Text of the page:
Creepy kid stuff

A brother and sister in search of Mom and love and life.

"Soon all the kids in England will be pushing up daisies. That’s what Girl says every night before I go to sleep. Girl is my sister and I’m scared of her. She’s seventeen years old and got ice in her veins. Tonight she reads me my rights."

His name is Billy and her name is Girl. Together, they’re on the verge of Paradise – or Hell, Girl says, you can never tell; maybe you’re having someone else’s memory.

Billy has Girl. Girl got nobody. Girl got no body. No name, no lips, no thighs, no bottom. Girl is bottomless. Like a pit. Like the darkness underneath the sea where her soul is still ajar, tangled in blue algae and bits of undigested fish. Girl is white and merciless. See-thru. She’s "as evil as a blonde can get."

"You have the right to complain about the weather. You have the right to promote Billy products when you’re famous. You have the right to help me find Mom and you have the right to tell me what happened to Dad. Which one is it to be?"

Billy doesn’t give a shit. "He is a crippled angel." He just wants to be famous – besides, his dick is now bigger than Dad’s, so Billy thinks he’s really close to a breakthrough. He might write a book: Billy England’s Book of Pain. Pain he knows. He can do pain. When he was small Dad tried to kill him. That’s when Girl set Dad on fire. Burnt like a tire (Dad’s a car salesman). Not all of him, though. There’s still some walking about. But they don’t live together anymore. No, sir!

And Girl’s free ’cause Mom took the blame. And now they’re looking for Mom, Billy and Girl are. To set things straight.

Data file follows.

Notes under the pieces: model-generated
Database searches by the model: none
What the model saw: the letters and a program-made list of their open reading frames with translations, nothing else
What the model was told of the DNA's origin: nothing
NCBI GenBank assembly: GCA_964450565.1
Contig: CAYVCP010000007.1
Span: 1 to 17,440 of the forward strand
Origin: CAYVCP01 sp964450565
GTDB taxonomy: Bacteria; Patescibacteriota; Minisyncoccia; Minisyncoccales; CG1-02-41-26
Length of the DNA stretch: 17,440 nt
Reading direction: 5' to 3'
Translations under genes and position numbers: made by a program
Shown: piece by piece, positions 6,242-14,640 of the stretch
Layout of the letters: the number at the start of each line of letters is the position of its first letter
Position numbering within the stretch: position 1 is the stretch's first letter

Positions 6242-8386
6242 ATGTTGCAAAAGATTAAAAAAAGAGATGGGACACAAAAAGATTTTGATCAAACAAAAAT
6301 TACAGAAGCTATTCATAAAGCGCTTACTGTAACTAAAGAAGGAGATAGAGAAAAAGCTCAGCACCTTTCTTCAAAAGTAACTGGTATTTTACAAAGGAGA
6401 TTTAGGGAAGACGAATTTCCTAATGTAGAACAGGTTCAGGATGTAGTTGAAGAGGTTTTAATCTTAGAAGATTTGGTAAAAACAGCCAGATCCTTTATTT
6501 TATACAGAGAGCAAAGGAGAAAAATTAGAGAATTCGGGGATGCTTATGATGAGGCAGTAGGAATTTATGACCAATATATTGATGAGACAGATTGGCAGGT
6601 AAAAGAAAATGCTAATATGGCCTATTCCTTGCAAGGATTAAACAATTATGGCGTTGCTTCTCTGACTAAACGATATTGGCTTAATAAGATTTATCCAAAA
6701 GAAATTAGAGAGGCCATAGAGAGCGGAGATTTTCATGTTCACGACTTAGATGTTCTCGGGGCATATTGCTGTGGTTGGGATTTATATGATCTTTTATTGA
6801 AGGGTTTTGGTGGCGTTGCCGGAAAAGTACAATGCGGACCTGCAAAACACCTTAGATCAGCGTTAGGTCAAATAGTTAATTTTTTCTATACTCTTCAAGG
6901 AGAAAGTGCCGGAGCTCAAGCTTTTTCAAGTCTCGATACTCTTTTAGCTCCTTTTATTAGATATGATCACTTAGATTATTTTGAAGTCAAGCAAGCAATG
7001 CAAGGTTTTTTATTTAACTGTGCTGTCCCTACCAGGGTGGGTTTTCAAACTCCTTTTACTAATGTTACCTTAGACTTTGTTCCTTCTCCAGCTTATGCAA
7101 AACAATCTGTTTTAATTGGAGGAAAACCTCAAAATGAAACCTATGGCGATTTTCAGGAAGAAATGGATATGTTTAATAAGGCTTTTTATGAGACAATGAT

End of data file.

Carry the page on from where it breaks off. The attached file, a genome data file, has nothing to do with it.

If, by some sick twist of fate, Dickens were still alive and kicking, he’d write like this: dirty old man’s writing, splashed with rage. "A man with a woman’s soul." A story about children who work hard at staying alive. Unloved, uneducated, wild. Street beggars at the corner of Paradise and Hell. Pickpockets of sentiment, filthy little buggers. "Watched by God who, as far as Girl is concerned, is just heaviness in the sky."

Is Billy the postmodern Oliver Twist in a world adverse to coincidences? Is Girl nothing but a plot device? How else would the story advance, and whose story is it, anyway? Some chapters are narrated by Billy, some by Girl and some ... well, some by nobody. A voice without a body. See-thru, like Girl.

Girl has no lovers. "I want to be a love diva." She doesn’t know how to kiss, how to fake an orgasm, how to take Prince by surprise – when he arrives, that is, on the finest white stallion in Kent. "The prince is Dad."

Girl lives – vicariously – through other people, well-tempered sides of her personality, nicely groomed young women, like Louise. Louise has done it in the back of her car numerous times with intimate strangers. She knows all the tricks: the rhythmic gasps, the little cries – head pushed back against the velvet plush seat, hips twisted, legs spread wide. Wider.

Louise knows Girl is watching. Prince’s fingers, his lips, his face – radiant with charisma. Laughing. Girl takes it all in. Like food. Girl substitutes one pleasure for another. Today it’s bananas.

"Girl wanted banana everything. Banana milkshakes, banana blancmange, banana curry."

Louise loves pizza. Big pineapple chunks and ham with extra pepperoni and egg and an order of garlic bread. "Louise is going to eat Billy’s pizza with relish ... She is going to chew on inky squid and kiss her fingers which she has formed into a small cluster as she brings them to her lips ... Bon appetite." Quick and lavish, like a blow job on the back seat. Aaaah. "This is the life. Don’t ever tell Girl. It’s a secret for ever."

Why is it that Girl – like all the girls before and after her time, pre-, during and post-Victorian, so to speak – is tortured by her sexuality, while Billy – Billy England, Billy New York, generic boy-next-door Billy, the King of Pain – is so bloody comfortable in his skin?

"I have access to more masculinities than Dad. I am husband, father, son, brother, virgin, pimp, career man, homme fatale ..."

Why is it that Girl needs other people’s bodies in order to have experiences of her own? Is it because she’s crazy, heroic, tragic, flawed? Is it because she is a Girl? It doesn’t matter. Soon, all the kids in England will be pushing up daisies, anyway.